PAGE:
SOUTH AFRICA: OPERATORS HOWL OVER ICASA PROPOSALS TO LOWER INTERCONNECT
Moves by the telecommunications regulator to slash the fees that rival operators charge to route calls from one network to another would not result in a substantial cut in the costs to consumers, the operators claimed on Monday last.
The Independent Communications Authority of SA (ICASA) says Telkom and the mobile operators charge each other too much to interconnect their calls. ICASA believes consumers will benefit if it forces the fees down.
But ICASA was wrong about the net effect, and was also overstepping its powers by proposing to intervene, said Telkom and MTN at public hearings on Monday. ICASA has drawn up interconnection guidelines proposing that the operators charge a fee that reflects the actual cost of terminating a call on their networks.
That could be at least 30% lower than the present fees. At the moment, interconnection fees account for 66% of what consumers pay for a fixed line-to-mobile call and 11% of a mobile-to-fixed line call, according to recent research.
The operators argue that although they pay some fees as well as receive some fees, the rates are negotiated so the players that have invested the most in their networks receive more than they pay, to help them recoup their costs.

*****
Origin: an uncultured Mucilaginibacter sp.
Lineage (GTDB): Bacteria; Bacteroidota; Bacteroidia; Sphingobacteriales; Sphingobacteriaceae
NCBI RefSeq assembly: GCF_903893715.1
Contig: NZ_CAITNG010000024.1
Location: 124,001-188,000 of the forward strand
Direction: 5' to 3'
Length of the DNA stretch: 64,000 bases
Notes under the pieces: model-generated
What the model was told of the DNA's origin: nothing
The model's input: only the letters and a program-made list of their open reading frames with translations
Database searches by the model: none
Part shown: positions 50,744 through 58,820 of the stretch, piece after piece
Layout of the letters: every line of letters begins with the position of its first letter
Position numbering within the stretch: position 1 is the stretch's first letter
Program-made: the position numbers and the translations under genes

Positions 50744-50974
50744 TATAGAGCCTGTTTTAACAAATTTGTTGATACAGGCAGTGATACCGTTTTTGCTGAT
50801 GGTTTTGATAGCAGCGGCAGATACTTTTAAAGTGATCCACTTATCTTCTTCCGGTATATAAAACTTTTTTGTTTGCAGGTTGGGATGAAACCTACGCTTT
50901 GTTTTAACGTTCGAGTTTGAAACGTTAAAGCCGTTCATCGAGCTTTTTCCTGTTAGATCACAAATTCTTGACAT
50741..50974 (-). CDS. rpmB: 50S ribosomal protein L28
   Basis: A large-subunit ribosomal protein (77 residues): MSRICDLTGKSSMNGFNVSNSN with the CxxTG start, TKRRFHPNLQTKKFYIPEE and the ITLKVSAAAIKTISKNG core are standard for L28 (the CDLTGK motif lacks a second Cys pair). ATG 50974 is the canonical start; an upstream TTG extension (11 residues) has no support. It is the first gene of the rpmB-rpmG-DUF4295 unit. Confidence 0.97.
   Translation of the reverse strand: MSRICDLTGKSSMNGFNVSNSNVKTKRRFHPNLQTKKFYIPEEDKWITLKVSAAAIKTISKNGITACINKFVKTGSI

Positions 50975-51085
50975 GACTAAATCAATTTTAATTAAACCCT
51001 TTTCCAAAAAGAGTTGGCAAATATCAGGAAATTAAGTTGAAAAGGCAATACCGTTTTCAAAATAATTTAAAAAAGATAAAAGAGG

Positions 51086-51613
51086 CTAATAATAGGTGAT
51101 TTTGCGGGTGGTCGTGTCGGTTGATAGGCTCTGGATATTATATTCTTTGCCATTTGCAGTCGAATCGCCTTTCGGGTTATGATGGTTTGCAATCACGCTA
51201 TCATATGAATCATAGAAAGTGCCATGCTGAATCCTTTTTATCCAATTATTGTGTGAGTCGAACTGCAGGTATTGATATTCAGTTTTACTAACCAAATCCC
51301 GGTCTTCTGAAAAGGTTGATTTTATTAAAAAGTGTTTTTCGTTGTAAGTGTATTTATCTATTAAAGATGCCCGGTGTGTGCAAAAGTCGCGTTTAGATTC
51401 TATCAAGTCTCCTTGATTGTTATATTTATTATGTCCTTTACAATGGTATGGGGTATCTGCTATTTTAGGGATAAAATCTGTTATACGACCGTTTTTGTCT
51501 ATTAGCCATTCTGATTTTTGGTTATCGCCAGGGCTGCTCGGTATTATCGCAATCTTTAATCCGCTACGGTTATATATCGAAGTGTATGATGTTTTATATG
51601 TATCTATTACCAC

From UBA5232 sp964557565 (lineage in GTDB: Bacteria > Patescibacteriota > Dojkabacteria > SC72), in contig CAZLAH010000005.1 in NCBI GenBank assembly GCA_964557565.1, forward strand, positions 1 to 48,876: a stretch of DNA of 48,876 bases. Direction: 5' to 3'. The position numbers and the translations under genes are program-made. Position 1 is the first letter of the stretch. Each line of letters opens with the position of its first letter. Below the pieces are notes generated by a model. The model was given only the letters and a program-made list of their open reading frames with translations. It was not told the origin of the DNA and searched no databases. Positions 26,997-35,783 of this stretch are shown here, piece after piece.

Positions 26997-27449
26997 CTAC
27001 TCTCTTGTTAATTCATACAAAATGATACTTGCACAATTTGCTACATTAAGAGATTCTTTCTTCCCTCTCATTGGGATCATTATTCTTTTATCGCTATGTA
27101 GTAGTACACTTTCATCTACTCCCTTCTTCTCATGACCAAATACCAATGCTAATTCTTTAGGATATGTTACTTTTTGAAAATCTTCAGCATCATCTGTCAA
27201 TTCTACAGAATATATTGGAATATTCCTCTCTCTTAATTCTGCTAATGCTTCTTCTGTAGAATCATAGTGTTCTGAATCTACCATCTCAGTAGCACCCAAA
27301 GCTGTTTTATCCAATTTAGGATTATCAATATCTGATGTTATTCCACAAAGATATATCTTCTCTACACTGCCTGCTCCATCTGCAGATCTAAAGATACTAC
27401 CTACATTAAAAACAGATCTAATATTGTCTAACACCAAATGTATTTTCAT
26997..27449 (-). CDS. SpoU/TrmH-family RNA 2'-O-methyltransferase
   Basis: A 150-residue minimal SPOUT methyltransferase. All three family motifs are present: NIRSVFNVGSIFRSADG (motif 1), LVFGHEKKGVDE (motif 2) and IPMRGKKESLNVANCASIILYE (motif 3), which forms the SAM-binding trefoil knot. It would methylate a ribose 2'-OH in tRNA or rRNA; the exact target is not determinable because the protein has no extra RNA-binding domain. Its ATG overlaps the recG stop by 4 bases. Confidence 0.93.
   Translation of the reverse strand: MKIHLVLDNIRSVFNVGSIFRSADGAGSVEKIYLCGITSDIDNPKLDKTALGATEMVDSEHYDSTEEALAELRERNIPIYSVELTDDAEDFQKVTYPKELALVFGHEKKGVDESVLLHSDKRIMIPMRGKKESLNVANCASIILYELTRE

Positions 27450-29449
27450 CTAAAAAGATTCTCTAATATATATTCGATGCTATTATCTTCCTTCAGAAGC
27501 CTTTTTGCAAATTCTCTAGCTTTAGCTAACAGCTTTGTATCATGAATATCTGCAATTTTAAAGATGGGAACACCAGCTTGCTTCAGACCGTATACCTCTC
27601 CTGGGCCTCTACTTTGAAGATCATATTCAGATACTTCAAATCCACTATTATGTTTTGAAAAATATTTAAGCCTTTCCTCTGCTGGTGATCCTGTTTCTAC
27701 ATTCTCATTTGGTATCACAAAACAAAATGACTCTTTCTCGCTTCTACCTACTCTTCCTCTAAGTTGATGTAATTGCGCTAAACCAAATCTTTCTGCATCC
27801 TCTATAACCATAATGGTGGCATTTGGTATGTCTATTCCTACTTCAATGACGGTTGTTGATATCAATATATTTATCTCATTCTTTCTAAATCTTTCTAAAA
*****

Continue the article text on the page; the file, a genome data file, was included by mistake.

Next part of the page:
Telkom's regulatory affairs executive, Gabriele Celli, said cost-based fees would leave the operators unable to recover the costs incurred in rolling out their networks. MTN's GM of regulatory affairs, Graham de Vries, agreed that cost-based fees would undermine MTN's investment.
"ICASA is on the verge of restructuring the industry through interconnection guide-lines that would probably be the most intrusive regulations deployed for mobile operators anywhere in the world," he said. "High interconnection fees have no impact on retail prices because the operators receive as much as they pay," De Vries said.
What fees did was allow South African operators to earn more money from foreign operators, as local users typically receive three times more international calls than they make, he said.
If Icasa felt there was a problem with the cost of calls, it could take less Draconian steps than intervening in the interconnection fees, he said. "You take a fly swatter to a fly, not a hammer."
Interconnection fees are subject to confidentiality clauses but, according to Genesis Analytics, Telkom charges 31c at peak times and 17c in off-peak periods for mobile-to-fixed calls.
The mobile operators charge R1,25, which was probably at least 30% higher than the actual cost of connecting the calls, Genesis said. ICASA councillor Zolisa Masiza said there had been a 635% rise in interconnection fees over 11 years, up from 20c.
Current laws allow Icasa to impose cost-based inter- connection fees on "dominant" operators and ICASA has declared Telkom a dominant player.
ICASA has also ruled that MTN and Vodacom are dominant companies, which would let ICASA determine their interconnection fees. MTN and Vodacom oppose that view and have gone to the Supreme Court to argue that, although they have big shares of the market, that does not translate into unfair dominance.